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Applying a Concrete Sealer

There are many things you should keeping mind when applying a concrete sealer. Generally these can be categorized into surface preparation, sealer application and inspection. This way it is easier to follow along because you will know what phase you ought to be in regarding any specific topic. The assumption is made that you already have your materials in hand and are ready to go.

Following that line of thought, the first thing you need to consider before applying a concrete pond sealer is how the surface ought to be prepared. Concrete, like many other surfaces has its own unique properties that need to be examined before applying anything to it. First and foremost is the type of concrete that is being sealed. There is some confusion at times in regards to what concrete is. Concrete is a mixture of sand, rock, cement, lime and water. The sand and rock components can actually vary in size some which will eventually determine the over-all strength of the concrete in the end.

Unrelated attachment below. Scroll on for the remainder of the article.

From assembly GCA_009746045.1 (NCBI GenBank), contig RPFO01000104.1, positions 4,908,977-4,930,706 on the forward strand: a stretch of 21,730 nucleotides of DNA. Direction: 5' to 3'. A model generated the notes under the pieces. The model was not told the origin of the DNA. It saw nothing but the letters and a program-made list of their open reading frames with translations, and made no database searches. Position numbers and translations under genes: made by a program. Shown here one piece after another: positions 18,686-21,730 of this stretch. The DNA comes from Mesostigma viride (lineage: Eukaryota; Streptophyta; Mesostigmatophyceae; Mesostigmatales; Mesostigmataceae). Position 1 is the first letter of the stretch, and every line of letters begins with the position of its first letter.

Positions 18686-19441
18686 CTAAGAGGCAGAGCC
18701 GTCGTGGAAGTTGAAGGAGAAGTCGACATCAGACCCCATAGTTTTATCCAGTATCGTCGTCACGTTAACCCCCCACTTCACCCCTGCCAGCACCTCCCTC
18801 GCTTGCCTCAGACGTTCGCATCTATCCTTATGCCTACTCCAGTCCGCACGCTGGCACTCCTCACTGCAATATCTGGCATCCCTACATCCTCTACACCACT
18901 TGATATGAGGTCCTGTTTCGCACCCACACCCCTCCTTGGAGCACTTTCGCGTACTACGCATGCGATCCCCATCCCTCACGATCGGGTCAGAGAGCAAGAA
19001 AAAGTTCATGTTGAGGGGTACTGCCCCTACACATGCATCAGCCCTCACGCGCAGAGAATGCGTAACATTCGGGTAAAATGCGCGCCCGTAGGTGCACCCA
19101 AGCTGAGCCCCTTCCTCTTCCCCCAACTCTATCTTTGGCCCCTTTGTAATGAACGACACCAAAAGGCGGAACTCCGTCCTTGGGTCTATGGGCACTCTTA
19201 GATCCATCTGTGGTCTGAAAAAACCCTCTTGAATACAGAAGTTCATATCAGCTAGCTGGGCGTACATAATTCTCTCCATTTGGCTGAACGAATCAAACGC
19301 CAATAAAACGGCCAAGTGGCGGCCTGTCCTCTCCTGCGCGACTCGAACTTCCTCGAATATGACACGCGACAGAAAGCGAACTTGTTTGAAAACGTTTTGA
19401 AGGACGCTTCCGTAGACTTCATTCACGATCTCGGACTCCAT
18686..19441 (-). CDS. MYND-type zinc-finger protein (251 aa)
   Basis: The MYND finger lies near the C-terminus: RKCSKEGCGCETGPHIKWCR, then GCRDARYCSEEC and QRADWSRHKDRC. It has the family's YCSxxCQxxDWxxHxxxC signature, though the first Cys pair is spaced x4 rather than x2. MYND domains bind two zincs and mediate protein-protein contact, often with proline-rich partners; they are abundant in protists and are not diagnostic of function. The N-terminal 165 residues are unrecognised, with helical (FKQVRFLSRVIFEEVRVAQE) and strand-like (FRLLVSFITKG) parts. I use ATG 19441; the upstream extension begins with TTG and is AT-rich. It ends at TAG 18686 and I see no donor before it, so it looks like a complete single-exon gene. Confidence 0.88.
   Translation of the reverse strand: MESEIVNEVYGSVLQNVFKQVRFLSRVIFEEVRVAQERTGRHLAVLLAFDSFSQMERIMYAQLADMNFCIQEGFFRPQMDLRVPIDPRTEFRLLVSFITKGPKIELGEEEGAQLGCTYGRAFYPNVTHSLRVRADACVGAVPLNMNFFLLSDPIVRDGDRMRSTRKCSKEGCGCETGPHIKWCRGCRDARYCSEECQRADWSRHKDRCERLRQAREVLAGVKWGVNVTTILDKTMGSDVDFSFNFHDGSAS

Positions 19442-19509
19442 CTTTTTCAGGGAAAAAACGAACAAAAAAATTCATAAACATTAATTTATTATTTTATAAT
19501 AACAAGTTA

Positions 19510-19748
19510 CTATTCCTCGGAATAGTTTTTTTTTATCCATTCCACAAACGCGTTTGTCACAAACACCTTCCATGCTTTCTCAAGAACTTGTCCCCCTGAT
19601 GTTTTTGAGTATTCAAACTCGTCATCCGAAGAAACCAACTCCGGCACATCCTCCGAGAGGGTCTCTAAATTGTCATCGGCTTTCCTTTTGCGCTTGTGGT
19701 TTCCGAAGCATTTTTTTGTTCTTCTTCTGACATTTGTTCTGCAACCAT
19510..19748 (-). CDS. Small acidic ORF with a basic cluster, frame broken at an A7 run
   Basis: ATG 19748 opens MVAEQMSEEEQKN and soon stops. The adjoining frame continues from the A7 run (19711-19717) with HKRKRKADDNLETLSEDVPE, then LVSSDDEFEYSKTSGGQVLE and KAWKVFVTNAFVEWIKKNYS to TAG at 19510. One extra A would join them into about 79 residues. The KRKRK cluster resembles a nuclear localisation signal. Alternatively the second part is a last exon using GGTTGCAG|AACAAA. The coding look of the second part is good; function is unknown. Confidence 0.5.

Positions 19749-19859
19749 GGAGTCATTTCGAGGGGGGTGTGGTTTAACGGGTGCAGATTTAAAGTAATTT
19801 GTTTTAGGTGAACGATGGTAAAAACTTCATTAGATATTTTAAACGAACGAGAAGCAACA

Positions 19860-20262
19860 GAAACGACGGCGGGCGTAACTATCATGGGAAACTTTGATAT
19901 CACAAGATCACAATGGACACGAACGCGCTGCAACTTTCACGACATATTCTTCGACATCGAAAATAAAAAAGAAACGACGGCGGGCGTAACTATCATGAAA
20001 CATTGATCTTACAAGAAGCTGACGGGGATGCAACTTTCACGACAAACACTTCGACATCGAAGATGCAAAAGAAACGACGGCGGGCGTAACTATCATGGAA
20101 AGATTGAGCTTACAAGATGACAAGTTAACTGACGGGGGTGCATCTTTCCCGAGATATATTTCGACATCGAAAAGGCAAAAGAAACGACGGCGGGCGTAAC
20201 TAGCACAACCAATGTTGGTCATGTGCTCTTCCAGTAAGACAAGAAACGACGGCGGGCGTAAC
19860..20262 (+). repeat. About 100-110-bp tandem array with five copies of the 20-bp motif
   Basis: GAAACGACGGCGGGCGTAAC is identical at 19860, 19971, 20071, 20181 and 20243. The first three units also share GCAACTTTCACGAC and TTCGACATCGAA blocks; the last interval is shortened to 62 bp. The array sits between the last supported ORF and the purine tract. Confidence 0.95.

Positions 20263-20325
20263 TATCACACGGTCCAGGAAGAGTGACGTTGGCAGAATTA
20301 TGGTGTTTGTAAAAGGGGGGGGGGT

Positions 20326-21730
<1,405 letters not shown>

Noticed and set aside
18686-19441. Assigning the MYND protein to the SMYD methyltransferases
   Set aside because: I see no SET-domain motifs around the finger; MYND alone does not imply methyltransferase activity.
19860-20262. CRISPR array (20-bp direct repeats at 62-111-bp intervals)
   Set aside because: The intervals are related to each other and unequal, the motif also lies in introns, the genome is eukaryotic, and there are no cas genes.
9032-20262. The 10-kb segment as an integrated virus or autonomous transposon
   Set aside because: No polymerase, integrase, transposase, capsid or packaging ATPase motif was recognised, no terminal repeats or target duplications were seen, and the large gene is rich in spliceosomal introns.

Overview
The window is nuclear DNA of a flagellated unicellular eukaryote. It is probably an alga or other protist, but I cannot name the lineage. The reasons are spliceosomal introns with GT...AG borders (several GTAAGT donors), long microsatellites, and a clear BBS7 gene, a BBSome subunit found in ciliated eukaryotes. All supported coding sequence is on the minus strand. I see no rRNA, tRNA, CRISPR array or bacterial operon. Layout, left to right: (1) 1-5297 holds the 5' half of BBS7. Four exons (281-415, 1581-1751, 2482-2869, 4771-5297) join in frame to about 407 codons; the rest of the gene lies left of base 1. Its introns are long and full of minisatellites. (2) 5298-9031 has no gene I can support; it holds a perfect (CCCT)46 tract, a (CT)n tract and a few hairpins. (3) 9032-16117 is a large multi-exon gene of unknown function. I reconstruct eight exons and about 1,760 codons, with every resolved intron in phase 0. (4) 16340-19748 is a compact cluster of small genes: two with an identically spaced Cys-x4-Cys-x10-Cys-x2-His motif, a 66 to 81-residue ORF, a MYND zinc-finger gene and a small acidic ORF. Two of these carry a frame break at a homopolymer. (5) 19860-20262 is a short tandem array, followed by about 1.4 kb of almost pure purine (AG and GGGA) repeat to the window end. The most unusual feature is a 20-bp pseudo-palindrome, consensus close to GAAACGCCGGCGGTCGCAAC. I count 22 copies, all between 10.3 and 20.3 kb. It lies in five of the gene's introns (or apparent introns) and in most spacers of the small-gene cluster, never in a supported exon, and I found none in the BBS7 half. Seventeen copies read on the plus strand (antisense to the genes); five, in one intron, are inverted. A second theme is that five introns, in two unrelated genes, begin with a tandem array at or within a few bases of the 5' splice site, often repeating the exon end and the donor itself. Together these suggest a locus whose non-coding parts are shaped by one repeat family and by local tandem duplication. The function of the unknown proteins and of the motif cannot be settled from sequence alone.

Mortar is not concrete nor is cement concrete although these terms are by and large used synonymously to describe concrete. The fact is that mortar for example, is use mainly for adjoining brick or block but should not be used where concrete should be. Mortar has no rock and if used like concrete, will end up being too weak to perform properly.

With that said, it will now be assumed that you are working with concrete. The surface preparation for new concrete dictates that the concrete cure at least 28 days before preparing (7 days for accelerated concrete). Once cured properly, the concrete is cleaned using a mixture of one part muriatic acid and three parts water to clean the calcium sulphate from the surface. It is rinsed off and left to dry. Older concrete should be cleaned the same way.

Now you are ready to begin applying a concrete pond sealer. There are four types of tools that can be used to accomplish this: